We are trying to come up with an idea to make the tournament more enjoyable. The first things we discussed was no SL7 or A players. The problem with that is a couple of the people that play regularly would fall into that category.

The other idea would be to use a handicap. In my mind it seems fair to have the A players have to win 3 games rather than two. So it would be a 3-2 race. If it were 2-1 race it would have too much luck involved.

Any advice on a good way to handicap a tournament like this?
Any ideas on how to rate players?

One of the tournaments I played in when i was younger used the following

A players - race to 3 (a high end 6 or 7 in APA was an A player for this format)
everyone else - race to 2

also the tournament payed top 3 and for anyone in the money the previous 2 weeks, their opponent needed 1 less game.

You ended up with some 3-1 races but that kept the strong players from dominating week in and week out. If you were an A player who finished in the money, it made it difficult to get back in the money the next 2 weeks. It kept the money spread around pretty good.

Using this format we averaged between 24 and 32 players for a $5 weekly tourny. the bar matched the entyr fee so you ended up with a pot of 250-320 for a small bar tourny. Payout was always 50%, 30% 20% true double knockout.

I thought it was fantastic.

poolplayer2093
06-22-2010, 08:43 AM
One of the tournaments I played in when i was younger used the following

A players - race to 3 (a high end 6 or 7 in APA was an A player for this format)
everyone else - race to 2

also the tournament payed top 3 and for anyone in the money the previous 2 weeks, their opponent needed 1 less game.

You ended up with some 3-1 races but that kept the strong players from dominating week in and week out. If you were an A player who finished in the money, it made it difficult to get back in the money the next 2 weeks. It kept the money spread around pretty good.

Using this format we averaged between 24 and 32 players for a $5 weekly tourny. the bar matched the entyr fee so you ended up with a pot of 250-320 for a small bar tourny. Payout was always 50%, 30% 20% true double knockout.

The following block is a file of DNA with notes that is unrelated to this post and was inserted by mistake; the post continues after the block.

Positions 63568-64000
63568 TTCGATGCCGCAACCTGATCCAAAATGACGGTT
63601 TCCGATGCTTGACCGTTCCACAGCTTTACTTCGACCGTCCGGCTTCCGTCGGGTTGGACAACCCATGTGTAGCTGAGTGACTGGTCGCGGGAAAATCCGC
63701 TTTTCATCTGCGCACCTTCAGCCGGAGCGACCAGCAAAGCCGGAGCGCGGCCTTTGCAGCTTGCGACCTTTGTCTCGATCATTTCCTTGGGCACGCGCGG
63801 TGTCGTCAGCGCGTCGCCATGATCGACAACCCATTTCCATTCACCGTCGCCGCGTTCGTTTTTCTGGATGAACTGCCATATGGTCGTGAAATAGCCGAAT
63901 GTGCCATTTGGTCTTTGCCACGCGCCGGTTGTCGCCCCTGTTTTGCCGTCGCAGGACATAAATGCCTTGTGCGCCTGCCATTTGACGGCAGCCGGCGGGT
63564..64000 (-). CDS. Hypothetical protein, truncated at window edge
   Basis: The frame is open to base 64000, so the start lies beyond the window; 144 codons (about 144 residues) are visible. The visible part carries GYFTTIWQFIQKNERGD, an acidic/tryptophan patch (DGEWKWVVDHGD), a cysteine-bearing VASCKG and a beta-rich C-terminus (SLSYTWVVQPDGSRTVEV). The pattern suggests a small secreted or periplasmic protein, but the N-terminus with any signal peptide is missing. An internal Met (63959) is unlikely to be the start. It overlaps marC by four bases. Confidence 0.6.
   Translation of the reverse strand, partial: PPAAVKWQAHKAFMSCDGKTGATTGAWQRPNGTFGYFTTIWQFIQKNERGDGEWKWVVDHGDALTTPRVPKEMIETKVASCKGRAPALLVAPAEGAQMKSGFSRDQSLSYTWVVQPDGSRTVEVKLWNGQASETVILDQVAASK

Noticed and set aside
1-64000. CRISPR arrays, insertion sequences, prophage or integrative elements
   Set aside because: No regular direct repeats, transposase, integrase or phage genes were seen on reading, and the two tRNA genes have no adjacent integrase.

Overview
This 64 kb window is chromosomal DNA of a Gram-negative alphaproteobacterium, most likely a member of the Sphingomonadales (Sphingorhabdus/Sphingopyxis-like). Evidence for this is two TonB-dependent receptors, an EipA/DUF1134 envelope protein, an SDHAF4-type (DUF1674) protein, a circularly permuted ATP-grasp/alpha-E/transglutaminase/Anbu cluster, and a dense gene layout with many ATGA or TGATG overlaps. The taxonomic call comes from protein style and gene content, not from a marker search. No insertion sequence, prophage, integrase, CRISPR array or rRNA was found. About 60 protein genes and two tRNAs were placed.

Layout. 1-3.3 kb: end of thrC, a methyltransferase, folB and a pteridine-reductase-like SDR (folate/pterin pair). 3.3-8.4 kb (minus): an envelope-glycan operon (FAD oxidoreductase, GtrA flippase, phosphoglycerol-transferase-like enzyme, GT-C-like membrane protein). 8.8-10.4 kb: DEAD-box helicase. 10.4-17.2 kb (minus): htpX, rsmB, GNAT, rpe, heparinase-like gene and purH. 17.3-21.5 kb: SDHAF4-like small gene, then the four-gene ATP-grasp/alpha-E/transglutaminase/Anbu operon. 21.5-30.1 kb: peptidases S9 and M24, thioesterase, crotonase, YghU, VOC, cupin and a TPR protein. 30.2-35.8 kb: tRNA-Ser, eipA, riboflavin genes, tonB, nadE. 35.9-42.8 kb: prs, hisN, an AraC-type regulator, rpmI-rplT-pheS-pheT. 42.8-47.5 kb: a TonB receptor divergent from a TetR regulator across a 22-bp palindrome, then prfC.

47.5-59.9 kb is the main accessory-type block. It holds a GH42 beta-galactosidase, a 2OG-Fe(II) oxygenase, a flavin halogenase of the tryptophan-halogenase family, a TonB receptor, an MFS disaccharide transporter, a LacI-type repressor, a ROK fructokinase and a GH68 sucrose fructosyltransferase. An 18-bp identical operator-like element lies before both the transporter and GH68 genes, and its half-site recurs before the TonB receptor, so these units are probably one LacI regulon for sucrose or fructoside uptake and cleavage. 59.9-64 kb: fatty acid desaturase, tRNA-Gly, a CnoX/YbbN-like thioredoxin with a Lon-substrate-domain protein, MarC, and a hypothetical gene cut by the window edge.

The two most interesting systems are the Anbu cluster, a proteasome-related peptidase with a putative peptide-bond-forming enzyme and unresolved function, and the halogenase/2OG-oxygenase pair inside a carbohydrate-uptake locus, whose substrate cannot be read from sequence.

I thought it was fantastic.

this is bar pool we're talking about here people. if the tables aren't open you're talking about a possible 5 bones a match situation

LeagueGuy
06-22-2010, 08:53 AM
this is bar pool we're talking about here people. if the tables aren't open you're talking about a possible 5 bones a match situation

The tables were open and there were only 4 of them. The tournament took about 5 + hours to play (started at 7:30 on a Friday night) and the bar more than made it's money on the food and beer.

hang-the-9
06-22-2010, 08:57 AM
3-2 would be pretty fair, although an A would beat a C that way 95% of the time. You may want to do 3-2 for A vs. B, and 3-2 and the 7 or 8 if paying 9-ball for a A vs C or D. If 8-ball, maybe do something like the higher player can only make the 8 in the side pockets instead of the ball spot in 9.

The place I play in weekely has 5,4,3 handicaps, with 10-12 people we get done close to 1am, double elim. 9-ball, no ball spots.

TheNewSharkster
06-22-2010, 08:59 AM
this is bar pool we're talking about here people. if the tables aren't open you're talking about a possible 5 bones a match situation

Tables are open

12squared
06-22-2010, 09:09 AM
This is a tough question. I have played in many different formats of handicapped weekly tournaments:

9-ball examples
Game weight (the ratings mean nothing by the way, just a measure of how many games we go to): b=3 games; a=4; aa=5; aaa=6. so a aa would spot a b 2 games going to 5 (b always has to win 3 games).

Ball weight: similar handicapping as above but giving ball weight to the differnet levels: 8, 7, 7&8, 6out w/breaks and you could add games too if the difference is too great.

8-ball I have seen: Game weight (better players go to 3, everyone else to 2), shorter races & separate open tournaments and b & under tournaments. Personally, I think many people like to play with the better players if it's a cheap enough tournament ($10 or less) so they can get to know them and learn, but it gets old if they have no chance ever. That's why I like the shorter races, they may only have to get lucky once. Single elimination in a short race also has the added benefit of if you get lucky and beat a better player, they are out of the tournament so they can't come back to win it.